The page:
Hundreds of years ago, English physician Thomas Sydenham taught that “a man is as old as his arteries.” We usually don’t think about the health of our arteries until a problem arises (like an emergency room admission, a heart attack, erectile dysfunction or sudden death). It not routine to measure the “age” of arteries directly although I do this with advanced equipment at the Kahn Center.
Fascinating data has emerged in the last few years suggesting that the flexibility of the spine and joints predicts the flexibility of arteries. Additional data indicates that yoga may help maintain our arteries in a youthful state. Now there is new data confirming this.
1. Spine flexibility relates to artery flexibility.
Japanese researchers evaluated the ability of 526 adults ranging in age from 20 to 83 years old to sit and reach their toes, a measure of spinal flexibility. Arterial stiffness (or aging) was measured by a technique using ultrasound. In patients over age 40, spinal and arterial flexibility were related. Spinal flexibility predicted arterial youthfulness independent of overall fitness and muscular strength.
The authors speculated that spinal and arterial flexibility may share similar components of muscles and collagen connective tissue. They also suggested that stretching reduces the sympathetic (or fight-or-flight) limb of our nervous system and less sympathetic activity relaxes arteries.
2. Stretching exercises improve artery flexibility.
Scientists had sedentary but healthy men and women participate in 13 weeks of strength training, cardio, or stretching exercises. Only the group doing stretching exercises showed improved artery flexibility measured by sophisticated ultrasound techniques. These authors also suggested that stretching reduces artery constriction by reducing the sympathetic nervous system activity.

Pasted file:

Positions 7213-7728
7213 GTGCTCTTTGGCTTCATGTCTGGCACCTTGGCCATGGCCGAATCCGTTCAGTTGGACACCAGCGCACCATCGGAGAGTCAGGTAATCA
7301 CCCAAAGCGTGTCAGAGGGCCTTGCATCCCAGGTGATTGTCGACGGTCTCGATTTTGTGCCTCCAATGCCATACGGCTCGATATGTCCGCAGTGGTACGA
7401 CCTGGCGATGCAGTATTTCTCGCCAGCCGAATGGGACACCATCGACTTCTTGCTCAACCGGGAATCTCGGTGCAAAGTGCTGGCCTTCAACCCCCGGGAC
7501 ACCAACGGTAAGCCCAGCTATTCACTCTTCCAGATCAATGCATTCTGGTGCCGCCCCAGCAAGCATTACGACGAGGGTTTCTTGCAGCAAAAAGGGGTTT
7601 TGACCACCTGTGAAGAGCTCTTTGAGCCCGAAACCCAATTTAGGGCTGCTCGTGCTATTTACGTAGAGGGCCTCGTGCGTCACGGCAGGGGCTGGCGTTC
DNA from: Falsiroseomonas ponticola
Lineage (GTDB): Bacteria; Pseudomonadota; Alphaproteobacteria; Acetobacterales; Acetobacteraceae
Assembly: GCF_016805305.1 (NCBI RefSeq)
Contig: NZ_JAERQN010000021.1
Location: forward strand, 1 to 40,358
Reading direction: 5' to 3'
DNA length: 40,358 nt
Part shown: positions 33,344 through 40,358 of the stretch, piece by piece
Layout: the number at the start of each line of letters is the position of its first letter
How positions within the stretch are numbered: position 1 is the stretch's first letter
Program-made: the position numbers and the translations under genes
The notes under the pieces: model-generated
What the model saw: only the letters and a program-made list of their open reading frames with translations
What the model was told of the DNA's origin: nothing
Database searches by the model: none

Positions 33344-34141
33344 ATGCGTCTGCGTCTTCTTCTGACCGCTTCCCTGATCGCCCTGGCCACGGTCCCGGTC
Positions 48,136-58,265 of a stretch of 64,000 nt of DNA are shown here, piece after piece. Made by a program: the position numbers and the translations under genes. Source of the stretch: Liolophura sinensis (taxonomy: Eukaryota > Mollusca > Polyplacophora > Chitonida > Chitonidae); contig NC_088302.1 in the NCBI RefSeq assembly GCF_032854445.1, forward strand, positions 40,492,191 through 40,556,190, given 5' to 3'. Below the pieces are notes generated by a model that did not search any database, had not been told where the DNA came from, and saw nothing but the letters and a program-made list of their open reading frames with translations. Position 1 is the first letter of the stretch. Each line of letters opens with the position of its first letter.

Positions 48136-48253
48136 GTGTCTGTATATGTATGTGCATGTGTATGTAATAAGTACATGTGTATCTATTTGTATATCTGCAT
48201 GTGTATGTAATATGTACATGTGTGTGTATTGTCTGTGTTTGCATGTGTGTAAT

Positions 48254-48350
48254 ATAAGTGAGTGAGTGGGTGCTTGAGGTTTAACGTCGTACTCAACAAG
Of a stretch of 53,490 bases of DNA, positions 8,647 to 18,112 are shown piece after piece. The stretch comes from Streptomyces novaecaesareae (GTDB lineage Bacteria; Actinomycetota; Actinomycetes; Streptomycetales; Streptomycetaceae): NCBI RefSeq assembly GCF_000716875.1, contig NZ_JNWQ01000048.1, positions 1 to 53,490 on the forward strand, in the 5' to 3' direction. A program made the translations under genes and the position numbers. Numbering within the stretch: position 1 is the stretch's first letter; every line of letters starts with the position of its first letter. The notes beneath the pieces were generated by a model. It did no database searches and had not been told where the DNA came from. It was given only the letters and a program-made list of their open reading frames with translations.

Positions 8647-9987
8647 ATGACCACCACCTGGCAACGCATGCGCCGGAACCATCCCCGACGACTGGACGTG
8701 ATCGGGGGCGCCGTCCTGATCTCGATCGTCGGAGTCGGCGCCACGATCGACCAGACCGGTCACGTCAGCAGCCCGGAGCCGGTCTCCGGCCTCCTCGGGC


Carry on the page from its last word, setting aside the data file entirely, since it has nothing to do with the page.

3. Yoga improves artery flexibility.
Researchers measured artery flexibility in 42 persons starting a Bikram 90-minute yoga practice three times a week for 8 weeks. In the 24 younger patients, arterial flexibility was improved at the end of the study. Cholesterol and insulin levels also fell after the yoga training.
Another recent study examined 39 participants who were assigned to bilateral passive stretching, unilateral stretching or no stretching. Vascular function as measured before and after 12 weeks of stretching. After stretching for 12 weeks, vascular function increased in several different arterial systems in the legs and arms. No changes occurred in those not stretching. Vascular function improved and arterial stiffness was reduced in arteries stretched, whether just one side or both sides of the body. After stopping the exercises, the gains returned to baseline in 6 weeks. The authors concluded that after passive stretching, vascular function and arterial remodeling improved, and arterial stiffness decreased in all the arteries.
Stretching, healthy back yoga classes, and heated hatha yoga instruction are excellent ways to improve flexibility. Arteries appear to benefit if these practices are maintained. The ability of a yoga practice to lower blood pressure, blood cholesterol levels and insulin secretion is well established. Maintaining and improving flexibility on leads to many health benefits, including more youthful arteries. As predicted by Dr. Sydenham over 400 years ago, as arteries return to better health and a more youthful pattern, so does the entire body. I practice a daily ritual of flexibility and stretching called the Five Tibetans that is featured in a separate Kahn Center article.